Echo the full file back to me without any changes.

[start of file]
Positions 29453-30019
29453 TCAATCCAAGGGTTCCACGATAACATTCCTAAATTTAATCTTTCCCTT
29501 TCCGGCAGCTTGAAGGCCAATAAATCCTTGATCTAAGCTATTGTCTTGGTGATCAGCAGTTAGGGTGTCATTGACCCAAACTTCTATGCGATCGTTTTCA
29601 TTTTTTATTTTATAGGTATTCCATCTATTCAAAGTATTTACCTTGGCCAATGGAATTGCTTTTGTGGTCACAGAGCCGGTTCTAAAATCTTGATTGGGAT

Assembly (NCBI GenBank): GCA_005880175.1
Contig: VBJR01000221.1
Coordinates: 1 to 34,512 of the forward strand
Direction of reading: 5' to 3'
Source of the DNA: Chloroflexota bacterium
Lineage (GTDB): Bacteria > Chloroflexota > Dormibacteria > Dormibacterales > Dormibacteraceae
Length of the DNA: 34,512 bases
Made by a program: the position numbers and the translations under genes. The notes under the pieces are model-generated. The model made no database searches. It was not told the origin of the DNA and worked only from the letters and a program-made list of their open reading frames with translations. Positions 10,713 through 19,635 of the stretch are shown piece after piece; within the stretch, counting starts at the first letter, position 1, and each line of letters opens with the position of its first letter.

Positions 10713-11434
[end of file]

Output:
Positions 29453-30019
29453 TCAATCCAAGGGTTCCACGATAACATTCCTAAATTTAATCTTTCCCTT
29501 TCCGGCAGCTTGAAGGCCAATAAATCCTTGATCTAAGCTATTGTCTTGGTGATCAGCAGTTAGGGTGTCATTGACCCAAACTTCTATGCGATCGTTTTCA
29601 TTTTTTATTTTATAGGTATTCCATCTATTCAAAGTATTTACCTTGGCCAATGGAATTGCTTTTGTGGTCACAGAGCCGGTTCTAAAATCTTGATTGGGAT

Assembly (NCBI GenBank): GCA_005880175.1
Contig: VBJR01000221.1
Coordinates: 1 to 34,512 of the forward strand
Direction of reading: 5' to 3'
Source of the DNA: Chloroflexota bacterium
Lineage (GTDB): Bacteria > Chloroflexota > Dormibacteria > Dormibacterales > Dormibacteraceae
Length of the DNA: 34,512 bases
Made by a program: the position numbers and the translations under genes. The notes under the pieces are model-generated. The model made no database searches. It was not told the origin of the DNA and worked only from the letters and a program-made list of their open reading frames with translations. Positions 10,713 through 19,635 of the stretch are shown piece after piece; within the stretch, counting starts at the first letter, position 1, and each line of letters opens with the position of its first letter.

Positions 10713-11434